Tonight I was going to rant about feed prices... but of course, after a sizzling day at work, 96 degrees outside, I have gotten home, done chores, eaten a hamburger patty that Keith fixed for me, and now can't find my notebook with the data. Humphhhffff.
Keith is suffering terribly from hay fever, perhaps the worst year since we have been married. He has gone to bed early full of Zyrtec, and I have just sat down to do this post before watching the second-to-last "The Closer" at 8. It is getting dark, and I'll run out in a minute to lock up the stragglers. This is supposed to be the hottest day of the week. I hope so, because I have taken up two of the waterers now that summer is just about officially over.
I admit it to all of you... I love roosters. Large and small, I love them all. Some I have loved more than others... and one, especially, from my old place, was a devil on foot. I had to carry a piece of wood as I entered "his" pen, to protect myself from his spurs. Yes, he should have been put down, but that was pre-Keith. I went out one morning to find him dismembered by a possum, and I can't say that I was that sorry. We have had many beautiful roosters here over the last seven years, and have given away many. RARELY does a rooster die, even by a critter, or by Lilly, or by disease. It is always my pretty girls. I have given away probably ten roosters so far this year, and right now have several I would give up to good homes. Most are bantams. We still have four of the five year olds, but, if Keith is right and we are going to have another very hrd winter... early leaf fall says so.... then we will probably lose some.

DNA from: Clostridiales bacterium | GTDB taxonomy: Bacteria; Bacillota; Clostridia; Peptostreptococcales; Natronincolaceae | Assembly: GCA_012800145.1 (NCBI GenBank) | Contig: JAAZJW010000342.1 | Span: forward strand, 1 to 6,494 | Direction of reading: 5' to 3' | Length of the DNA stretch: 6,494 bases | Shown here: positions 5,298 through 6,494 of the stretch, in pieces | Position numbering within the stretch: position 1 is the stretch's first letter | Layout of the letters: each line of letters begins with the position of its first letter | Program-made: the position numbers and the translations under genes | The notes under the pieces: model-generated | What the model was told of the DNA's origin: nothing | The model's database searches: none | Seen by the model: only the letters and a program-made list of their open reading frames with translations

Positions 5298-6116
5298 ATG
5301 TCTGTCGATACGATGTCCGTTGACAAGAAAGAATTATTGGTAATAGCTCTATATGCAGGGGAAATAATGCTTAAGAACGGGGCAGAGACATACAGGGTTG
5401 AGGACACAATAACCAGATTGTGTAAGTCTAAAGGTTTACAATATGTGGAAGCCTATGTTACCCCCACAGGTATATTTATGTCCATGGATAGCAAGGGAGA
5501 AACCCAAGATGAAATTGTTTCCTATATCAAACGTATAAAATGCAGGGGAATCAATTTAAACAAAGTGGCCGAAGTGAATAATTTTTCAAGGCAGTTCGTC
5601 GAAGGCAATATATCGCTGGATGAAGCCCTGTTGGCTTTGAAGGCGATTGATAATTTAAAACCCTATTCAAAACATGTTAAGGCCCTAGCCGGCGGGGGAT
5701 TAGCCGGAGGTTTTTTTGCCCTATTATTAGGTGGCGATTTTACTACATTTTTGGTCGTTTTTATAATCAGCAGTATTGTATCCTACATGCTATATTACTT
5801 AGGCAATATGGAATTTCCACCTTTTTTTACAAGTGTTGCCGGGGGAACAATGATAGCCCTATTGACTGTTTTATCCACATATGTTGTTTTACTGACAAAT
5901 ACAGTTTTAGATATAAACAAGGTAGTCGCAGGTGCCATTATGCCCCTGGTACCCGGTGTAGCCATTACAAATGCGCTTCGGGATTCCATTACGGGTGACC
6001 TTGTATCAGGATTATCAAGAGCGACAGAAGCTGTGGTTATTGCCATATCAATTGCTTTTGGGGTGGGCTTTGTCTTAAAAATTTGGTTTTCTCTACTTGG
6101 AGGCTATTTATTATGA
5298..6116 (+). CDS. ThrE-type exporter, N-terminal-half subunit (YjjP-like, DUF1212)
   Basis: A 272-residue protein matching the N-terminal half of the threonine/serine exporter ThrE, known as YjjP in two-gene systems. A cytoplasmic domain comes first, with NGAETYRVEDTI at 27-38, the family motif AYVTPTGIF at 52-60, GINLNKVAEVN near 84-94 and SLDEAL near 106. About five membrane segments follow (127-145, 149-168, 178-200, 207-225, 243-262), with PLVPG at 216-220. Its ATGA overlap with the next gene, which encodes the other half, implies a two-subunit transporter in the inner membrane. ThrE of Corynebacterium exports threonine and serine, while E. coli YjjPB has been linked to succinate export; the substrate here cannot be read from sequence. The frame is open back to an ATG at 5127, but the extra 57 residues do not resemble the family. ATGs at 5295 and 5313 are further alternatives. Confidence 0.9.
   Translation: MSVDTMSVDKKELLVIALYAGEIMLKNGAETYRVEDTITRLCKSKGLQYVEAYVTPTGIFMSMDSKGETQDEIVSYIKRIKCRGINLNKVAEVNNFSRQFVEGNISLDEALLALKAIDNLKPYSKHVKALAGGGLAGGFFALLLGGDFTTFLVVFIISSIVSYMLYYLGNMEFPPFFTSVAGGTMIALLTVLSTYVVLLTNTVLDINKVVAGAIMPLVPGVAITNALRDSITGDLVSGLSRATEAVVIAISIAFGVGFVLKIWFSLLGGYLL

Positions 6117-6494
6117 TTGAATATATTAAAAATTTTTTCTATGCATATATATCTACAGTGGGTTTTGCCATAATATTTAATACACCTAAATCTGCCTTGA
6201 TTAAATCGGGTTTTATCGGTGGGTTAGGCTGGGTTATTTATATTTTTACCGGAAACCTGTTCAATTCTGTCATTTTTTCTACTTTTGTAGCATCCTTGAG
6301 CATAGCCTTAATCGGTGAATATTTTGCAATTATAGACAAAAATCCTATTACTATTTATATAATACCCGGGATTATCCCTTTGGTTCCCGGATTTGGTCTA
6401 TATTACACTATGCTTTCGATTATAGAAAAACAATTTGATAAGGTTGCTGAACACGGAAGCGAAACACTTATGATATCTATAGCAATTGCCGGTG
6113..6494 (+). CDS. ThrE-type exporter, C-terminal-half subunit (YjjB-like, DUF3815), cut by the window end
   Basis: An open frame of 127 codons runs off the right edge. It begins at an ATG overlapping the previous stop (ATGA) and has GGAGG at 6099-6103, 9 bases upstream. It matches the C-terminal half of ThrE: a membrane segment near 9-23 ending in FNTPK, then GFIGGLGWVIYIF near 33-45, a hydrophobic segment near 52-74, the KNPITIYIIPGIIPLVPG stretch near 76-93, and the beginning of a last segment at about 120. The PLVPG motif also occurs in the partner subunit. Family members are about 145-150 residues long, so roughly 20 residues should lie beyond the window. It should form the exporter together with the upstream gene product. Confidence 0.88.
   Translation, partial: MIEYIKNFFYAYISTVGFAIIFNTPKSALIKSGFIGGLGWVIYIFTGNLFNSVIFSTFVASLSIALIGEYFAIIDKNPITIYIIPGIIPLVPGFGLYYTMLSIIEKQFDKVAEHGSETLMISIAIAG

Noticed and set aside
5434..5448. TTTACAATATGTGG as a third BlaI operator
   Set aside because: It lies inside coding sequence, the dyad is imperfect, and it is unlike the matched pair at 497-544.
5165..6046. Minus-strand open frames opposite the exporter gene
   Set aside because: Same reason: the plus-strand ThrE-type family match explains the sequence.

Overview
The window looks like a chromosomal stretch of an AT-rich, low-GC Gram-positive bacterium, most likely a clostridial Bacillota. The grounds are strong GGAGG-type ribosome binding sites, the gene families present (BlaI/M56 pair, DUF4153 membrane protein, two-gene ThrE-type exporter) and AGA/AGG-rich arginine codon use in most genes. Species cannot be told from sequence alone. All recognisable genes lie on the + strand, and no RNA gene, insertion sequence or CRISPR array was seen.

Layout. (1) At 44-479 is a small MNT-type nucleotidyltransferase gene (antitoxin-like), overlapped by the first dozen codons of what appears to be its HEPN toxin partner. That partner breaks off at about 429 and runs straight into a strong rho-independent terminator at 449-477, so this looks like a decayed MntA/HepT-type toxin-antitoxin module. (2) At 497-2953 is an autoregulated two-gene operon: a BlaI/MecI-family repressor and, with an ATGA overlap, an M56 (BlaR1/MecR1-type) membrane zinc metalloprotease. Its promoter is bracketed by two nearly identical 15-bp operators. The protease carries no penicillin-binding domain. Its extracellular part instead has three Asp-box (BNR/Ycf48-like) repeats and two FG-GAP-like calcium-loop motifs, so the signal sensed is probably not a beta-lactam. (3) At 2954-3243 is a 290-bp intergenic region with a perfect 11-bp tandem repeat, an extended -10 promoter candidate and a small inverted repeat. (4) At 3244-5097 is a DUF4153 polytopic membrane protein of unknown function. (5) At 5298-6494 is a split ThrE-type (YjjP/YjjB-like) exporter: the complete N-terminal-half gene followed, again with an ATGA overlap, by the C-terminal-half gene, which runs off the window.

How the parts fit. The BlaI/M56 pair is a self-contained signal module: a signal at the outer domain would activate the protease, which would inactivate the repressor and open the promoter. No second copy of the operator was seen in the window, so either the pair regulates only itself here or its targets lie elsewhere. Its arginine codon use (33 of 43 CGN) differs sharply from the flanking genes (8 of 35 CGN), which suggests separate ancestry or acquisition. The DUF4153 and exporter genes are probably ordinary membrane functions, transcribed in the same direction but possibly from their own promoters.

Here is Rambo, King of the Big Henhouse.... and King of the older girls, Libby, Ruby, Buffy and Birdie, a non-layer.
Pictured here with six year old Ruby, still laying.
He is the last remaining son of our first big rooster, Rambo, and was called "Baby Rambo" for a long time.
Our Golden Boy, Rambo, purebred Buff Orpington and adopted from an animal shelter!
He is the only chicken actually buried on our place, he loved to scratch with his girls down by the pond, and he is buried near where the pond was.x
I buried him.
Ratchett, putative King of the little henyard.
He is possibly purebred frizzle cochin, but I doubt it. His father, Curly, maybe weighed a pound and a half, and was almost wingless. Supposedly out of champion stock.
This is the guy I suspect of breeding the babies with the crossed beaks last spring, so won't be fathering anything else.
Bully, the last of the three Buff Brahma roosters foisted on me by a friend last Spring. They were all three big bullies, and I gave away the other two. I would give this guy away if I could, even though I have some purebred brahma hens.
Bluey, a tiny Silkie rooster with (excuse this expression) Big Balls.
This guy bosses the big cockerels around like crazy
I feel like I should say here that the Little Henyard is with the Little Henhouse, and the Big Henyard, the Big Henhouse, the original. Both flocks are mixed standard and bantam.
And last for tonight, roosters Two and Three. Four, bent around on the right, died last winter. The hen in the middle is Brownie, who was crippled, caught in the fence one cold night. She hobbled the rest of her life, and finally died of natural causes. She was very plucky, and hopped around on one leg for 3 years. One, Two, Three and Four are very small roosters, sons of Fred, our bantam Japanese white/black head. You can see the Japanese in them, and they have stamped our flock. At one time we had many black and white birds. We still have four little white hens, one with a black tail.
Tomorrow night we'll look at some of the younger roosters, just coming into their "manhood".